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Notice your child has been coming home with notes like "Amy was doodling in her notebook throughout her Maths class today" or "Eric has forgotten his homework for the tenth time this month"? You may also have spotted your young one pushing food around their plate or just refusing to eat food served up. Instead of reaching for the rottan or sending them for time-out, stop and think whether this could be part of a larger issue.
News of a child having a developmental disorder can send even the most stoic parent into a tizzy. Disbelief, blame, withdrawal as well as questions like “What to do?”, “Why this family?”, “How to cope?” would seem to take over daily life. And, ADHD or attention deficit hyperactivity disorder, is one disorder that will turn a family’s life topsy-turvy. Structure and routine will have to revolve around the little person looking over with trusting eyes. So what are other things you can do to help your child become a successful individual?
Surprisingly, how you are – emotionally and mentally – plays a big part in deciding how your kid will turn out. Take time out by enlisting the help of close relatives that your child identifies with and enjoys the company of. This way you get time out to do activities you like or exercise. Pay attention to your diet but, if you do fall sick, fall back on your support system.
Kids with ADHD thrive on routine and repetition, even for the most simple of activities like brushing their teeth. Set an activity or activities leading up to mealtimes so the more they do it, the more it sets in. Changes, even the smallest ones, can disrupt progress so make sure you don’t break the habit.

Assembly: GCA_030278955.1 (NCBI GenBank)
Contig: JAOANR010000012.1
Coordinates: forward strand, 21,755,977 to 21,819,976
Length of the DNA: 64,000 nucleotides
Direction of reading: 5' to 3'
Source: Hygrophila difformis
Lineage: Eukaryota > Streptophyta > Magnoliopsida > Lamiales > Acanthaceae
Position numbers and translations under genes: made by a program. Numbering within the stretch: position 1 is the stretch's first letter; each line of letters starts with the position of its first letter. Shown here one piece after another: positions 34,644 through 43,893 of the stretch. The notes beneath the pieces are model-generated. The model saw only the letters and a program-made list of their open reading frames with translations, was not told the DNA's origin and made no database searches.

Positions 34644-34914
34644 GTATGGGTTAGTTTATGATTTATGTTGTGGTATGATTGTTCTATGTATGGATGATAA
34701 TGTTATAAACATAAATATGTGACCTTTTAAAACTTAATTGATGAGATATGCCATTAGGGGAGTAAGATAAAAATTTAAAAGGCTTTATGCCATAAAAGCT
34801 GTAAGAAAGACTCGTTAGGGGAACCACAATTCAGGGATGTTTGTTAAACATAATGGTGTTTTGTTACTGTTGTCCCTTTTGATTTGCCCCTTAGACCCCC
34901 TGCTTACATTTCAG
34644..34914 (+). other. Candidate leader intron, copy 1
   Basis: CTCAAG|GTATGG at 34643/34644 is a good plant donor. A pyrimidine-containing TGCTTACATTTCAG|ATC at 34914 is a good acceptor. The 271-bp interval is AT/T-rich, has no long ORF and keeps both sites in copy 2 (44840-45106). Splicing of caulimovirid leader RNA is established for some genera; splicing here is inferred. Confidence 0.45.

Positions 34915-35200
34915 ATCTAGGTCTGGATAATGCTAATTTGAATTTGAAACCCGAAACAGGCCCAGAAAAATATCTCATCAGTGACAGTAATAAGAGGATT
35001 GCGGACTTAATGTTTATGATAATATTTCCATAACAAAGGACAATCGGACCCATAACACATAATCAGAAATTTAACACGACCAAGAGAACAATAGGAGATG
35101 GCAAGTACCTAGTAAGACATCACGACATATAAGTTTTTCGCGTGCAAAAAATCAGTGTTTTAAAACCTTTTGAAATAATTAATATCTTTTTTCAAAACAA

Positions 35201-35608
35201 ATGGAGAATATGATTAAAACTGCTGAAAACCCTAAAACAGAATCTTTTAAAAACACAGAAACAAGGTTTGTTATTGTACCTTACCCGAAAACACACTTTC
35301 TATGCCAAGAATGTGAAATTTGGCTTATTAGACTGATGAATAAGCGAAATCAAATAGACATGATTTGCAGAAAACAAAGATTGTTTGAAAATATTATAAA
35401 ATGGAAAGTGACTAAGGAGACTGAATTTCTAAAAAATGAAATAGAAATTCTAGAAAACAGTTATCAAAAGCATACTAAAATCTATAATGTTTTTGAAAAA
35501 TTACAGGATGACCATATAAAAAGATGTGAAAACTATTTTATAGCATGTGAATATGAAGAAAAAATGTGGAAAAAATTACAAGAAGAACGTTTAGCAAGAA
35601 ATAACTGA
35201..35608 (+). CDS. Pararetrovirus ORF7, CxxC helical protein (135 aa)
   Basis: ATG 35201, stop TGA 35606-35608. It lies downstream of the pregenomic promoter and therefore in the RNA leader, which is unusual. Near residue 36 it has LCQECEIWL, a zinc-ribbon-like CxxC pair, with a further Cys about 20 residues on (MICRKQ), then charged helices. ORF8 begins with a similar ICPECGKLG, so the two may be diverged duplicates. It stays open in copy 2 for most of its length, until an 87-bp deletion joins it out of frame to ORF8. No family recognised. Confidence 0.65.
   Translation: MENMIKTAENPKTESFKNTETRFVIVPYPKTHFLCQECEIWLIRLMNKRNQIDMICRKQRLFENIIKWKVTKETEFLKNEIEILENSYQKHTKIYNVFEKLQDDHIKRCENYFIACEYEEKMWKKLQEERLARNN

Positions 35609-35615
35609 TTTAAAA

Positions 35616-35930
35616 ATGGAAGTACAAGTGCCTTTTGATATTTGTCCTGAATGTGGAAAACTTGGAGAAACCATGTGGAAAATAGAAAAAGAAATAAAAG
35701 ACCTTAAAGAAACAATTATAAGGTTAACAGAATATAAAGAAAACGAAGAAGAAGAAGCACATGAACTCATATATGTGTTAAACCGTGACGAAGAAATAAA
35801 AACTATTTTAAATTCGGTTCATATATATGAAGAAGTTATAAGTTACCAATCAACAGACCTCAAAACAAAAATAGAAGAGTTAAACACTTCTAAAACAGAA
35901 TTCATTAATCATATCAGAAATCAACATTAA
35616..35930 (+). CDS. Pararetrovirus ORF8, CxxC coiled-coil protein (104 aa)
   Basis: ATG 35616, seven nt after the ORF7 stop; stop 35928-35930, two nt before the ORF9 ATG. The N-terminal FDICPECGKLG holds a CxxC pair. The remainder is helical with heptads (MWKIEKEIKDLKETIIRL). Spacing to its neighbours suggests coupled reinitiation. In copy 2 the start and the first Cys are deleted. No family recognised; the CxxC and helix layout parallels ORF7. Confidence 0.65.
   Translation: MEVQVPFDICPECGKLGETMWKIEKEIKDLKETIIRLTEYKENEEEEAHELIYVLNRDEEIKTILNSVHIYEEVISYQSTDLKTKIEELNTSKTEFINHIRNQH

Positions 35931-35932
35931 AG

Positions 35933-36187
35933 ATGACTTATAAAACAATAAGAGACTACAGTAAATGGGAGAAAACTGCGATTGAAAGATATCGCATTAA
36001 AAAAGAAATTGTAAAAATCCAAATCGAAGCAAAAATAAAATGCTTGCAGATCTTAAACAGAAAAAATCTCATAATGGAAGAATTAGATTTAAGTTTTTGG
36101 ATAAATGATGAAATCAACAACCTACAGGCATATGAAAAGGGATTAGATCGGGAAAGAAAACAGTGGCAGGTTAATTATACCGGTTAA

Make your child’s daily life as uncomplicated as possible. Though a child with ADHD shouldn’t be kept idle, don’t overwhelm them with activities that they are not familiar with and can’t make head or tail of. Sign your child up, to begin with, for one extra-curricular activity like sport, art or music.
At home, come up with simple games that engage your kid, whether it’s bringing out the utensils for you to use when cooking, sitting down to play Monopoly etc but don’t use screen related activities (like TV shows or video games). As things to occupy them with, like these, may worsen the condition.
Something else to declutter is the living space. Organise everything and make sure that everything is labelled in big letters if your child will be around the place. If you make neatness and organisation your priority, then your child will pick up on those traits and keep them in practice the rest of their life.
The main difference between a normal child and a kid with ADHD is consistency. And this is true even in the case of punishment or rewards. If you say that this is what they will get for being good or being naughty, make sure to deliver on those words. Write it down and put it up in a place that’s easy for your child to read. It’s a bit like their daily routine, the more the system’s repeated, the better it is for your child.
Instead of three major meals, break it down to smaller meals throughout the day so your child doesn’t crave for junk food and items rich in sugar. These small meals, ideally three hours apart, should be filled with fresh food like fruits, vegetables, whole grain snacks. Junk food items should stay on the supermarket shelf and not in your home. If eating out, popular items like Coca-Cola or banana split should be off-limits.
Social norms are not something that flies well in the mind of a kid with ADHD. Parents should pretend to be a person that they want to be friends with and teach them how to react in situations that may present themselves. Get things rolling by having one or two similar-aged kids (selected carefully) over and watch how things play out. Go over notes with them later, if necessary.
Stay focused, keep self in check and always be consistent with your child. In the long run, they will be the better for it. Just ask parents of Lab School of Washington graduates.
For over 35 years, graduates from this co-ed school for kids with learning disabilities have become very successful as graphic artists, film makers, fashion designers, jewelry designers, actors, architects, photographers, musicians, dancers, and computer graphic specialists. A number of the graduates have also become highly successful entrepreneurs and business executives.
Hi I'm Sandra, a proud mummy of two beautiful kids and contributor to theAsianparent Singapore!
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